You may have read an article in our weekly newsletter where we facilitated a visit for Superintendent Thurmond and education chairs Senator Newman and Assemblymember Murasutchi to witness the Science of Reading in practice. Ms. Gonzales’ 4th-grade Dual Language class at the South Ranchito Dual Language Academy and Ms. Valera-Barajas’ 1st-grade class at Valencia Academy, both at El Rancho USD, showcased exemplary practices in literacy instruction. Ms. Gonzales provided personalized one-on-one lessons in phonics, coupled with independent reading comprehension activities, while Ms. Valera-Barajas’ class seamlessly transitioned between various literacy activities.

The Science of Reading is not a new concept—it’s rooted in decades of academic research. It’s about leveraging evidence-based practices to ensure that every student has access to high-quality literacy instruction. However, despite its long history, the debate surrounding the Science of Reading has only recently gained traction.

The Science of Reading requires us to critically examine research and data to improve our education system. But little has been done to educate our professionals on the topic.  Most of the training, like Ms Gonzales and Ms. Valera-Barajas were on their own. Also  little curriculum or classroom materials have been created with the Science of Reading philosophy.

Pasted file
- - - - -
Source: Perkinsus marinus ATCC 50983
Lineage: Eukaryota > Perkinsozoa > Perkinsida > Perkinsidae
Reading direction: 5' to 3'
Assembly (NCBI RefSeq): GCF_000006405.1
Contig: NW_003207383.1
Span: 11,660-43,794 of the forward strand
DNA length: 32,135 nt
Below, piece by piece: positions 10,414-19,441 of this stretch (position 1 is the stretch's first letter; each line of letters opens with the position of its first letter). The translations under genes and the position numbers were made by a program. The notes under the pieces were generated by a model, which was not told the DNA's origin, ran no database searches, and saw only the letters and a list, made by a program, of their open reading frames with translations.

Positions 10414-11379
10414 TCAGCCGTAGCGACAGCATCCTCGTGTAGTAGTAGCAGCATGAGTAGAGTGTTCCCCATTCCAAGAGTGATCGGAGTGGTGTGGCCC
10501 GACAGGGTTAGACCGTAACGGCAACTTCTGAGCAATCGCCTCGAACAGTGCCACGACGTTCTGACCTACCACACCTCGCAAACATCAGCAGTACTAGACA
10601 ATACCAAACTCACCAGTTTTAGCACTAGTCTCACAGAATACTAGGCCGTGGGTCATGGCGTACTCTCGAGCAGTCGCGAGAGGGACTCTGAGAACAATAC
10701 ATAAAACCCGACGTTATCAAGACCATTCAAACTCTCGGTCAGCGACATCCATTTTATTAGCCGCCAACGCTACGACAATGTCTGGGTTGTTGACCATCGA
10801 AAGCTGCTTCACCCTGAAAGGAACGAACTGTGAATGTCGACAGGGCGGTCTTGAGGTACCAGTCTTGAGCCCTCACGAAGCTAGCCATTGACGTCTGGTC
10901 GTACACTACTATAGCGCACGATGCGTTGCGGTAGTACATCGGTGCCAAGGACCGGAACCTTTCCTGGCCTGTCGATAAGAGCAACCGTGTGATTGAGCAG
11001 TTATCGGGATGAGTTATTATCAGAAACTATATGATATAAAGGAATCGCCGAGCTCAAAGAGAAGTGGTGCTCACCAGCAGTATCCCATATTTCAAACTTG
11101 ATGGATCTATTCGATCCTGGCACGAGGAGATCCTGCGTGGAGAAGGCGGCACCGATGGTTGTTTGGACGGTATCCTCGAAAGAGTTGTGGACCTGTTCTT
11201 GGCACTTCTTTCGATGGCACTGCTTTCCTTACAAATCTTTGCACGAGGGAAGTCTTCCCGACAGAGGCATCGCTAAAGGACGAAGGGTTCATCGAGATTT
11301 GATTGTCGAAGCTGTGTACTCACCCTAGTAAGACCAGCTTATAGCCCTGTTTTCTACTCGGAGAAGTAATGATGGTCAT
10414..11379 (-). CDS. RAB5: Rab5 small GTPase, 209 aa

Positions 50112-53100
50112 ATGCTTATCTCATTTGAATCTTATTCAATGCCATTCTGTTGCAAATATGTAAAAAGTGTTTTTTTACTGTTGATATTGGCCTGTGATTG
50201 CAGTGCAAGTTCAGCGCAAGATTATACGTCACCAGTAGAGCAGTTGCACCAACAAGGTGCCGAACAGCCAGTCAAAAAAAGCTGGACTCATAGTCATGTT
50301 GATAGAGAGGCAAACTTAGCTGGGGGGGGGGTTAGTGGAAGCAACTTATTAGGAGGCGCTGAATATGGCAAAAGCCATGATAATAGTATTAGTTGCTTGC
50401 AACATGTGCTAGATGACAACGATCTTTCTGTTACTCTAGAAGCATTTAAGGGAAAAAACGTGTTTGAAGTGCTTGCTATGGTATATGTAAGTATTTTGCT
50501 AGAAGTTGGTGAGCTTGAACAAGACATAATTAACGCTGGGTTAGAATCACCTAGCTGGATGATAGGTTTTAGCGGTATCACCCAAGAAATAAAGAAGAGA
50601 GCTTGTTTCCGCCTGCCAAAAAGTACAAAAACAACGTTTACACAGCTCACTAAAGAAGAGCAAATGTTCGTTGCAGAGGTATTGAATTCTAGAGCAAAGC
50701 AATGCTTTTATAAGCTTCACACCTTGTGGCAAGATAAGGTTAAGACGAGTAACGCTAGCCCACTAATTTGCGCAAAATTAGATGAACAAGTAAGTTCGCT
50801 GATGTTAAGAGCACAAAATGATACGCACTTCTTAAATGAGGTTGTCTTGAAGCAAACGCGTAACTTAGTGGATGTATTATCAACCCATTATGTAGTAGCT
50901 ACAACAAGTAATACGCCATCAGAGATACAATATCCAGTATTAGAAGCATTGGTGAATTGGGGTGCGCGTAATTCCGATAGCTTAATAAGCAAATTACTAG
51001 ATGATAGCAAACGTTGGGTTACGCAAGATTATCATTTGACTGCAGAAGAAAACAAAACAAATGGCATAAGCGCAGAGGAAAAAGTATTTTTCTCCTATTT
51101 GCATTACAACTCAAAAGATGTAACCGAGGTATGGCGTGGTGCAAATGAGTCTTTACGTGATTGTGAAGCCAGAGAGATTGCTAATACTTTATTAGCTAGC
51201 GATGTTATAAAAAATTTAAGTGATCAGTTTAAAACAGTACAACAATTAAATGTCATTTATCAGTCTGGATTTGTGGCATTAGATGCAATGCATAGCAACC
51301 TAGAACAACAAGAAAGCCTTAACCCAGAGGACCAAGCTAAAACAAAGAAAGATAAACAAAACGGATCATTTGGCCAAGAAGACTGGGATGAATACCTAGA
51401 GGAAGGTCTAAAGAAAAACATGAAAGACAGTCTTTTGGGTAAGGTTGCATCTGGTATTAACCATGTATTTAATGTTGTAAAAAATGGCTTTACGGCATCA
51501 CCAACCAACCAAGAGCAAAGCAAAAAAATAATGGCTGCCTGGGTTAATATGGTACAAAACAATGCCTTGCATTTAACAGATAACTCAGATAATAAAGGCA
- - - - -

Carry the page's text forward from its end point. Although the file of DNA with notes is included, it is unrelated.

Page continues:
We know that it is incumbent on the state to provide educators with the necessary professional development and resources to implement evidence-based literacy practices effectively. However, we must also be cautious not to mandate rigid instructional approaches from the state level. Instead, we should offer guidance and support, allowing educators the flexibility to adapt practices to meet the diverse needs of their students.

In California, the debate over the Science of Reading is exemplified by AB 2222, a hotly debated bill that addresses this very subject (and its short life as a bill has already ended by the time this article went to print). Like AI, the Science of Reading has the potential to transform our classrooms and enhance student outcomes. However, we must approach these ideas with open minds and a commitment to collaboration.

Together, we can strike the perfect balance between the advancements of science and the irreplaceable human touch in education. By embracing forward-thinking concepts like AI and the Science of Reading and guiding their thoughtful implementation, we pave the way for a brighter future in education.

Our goal is not only to empower every student to realize their full potential but also to ensure a fair and just working environment for all education professionals.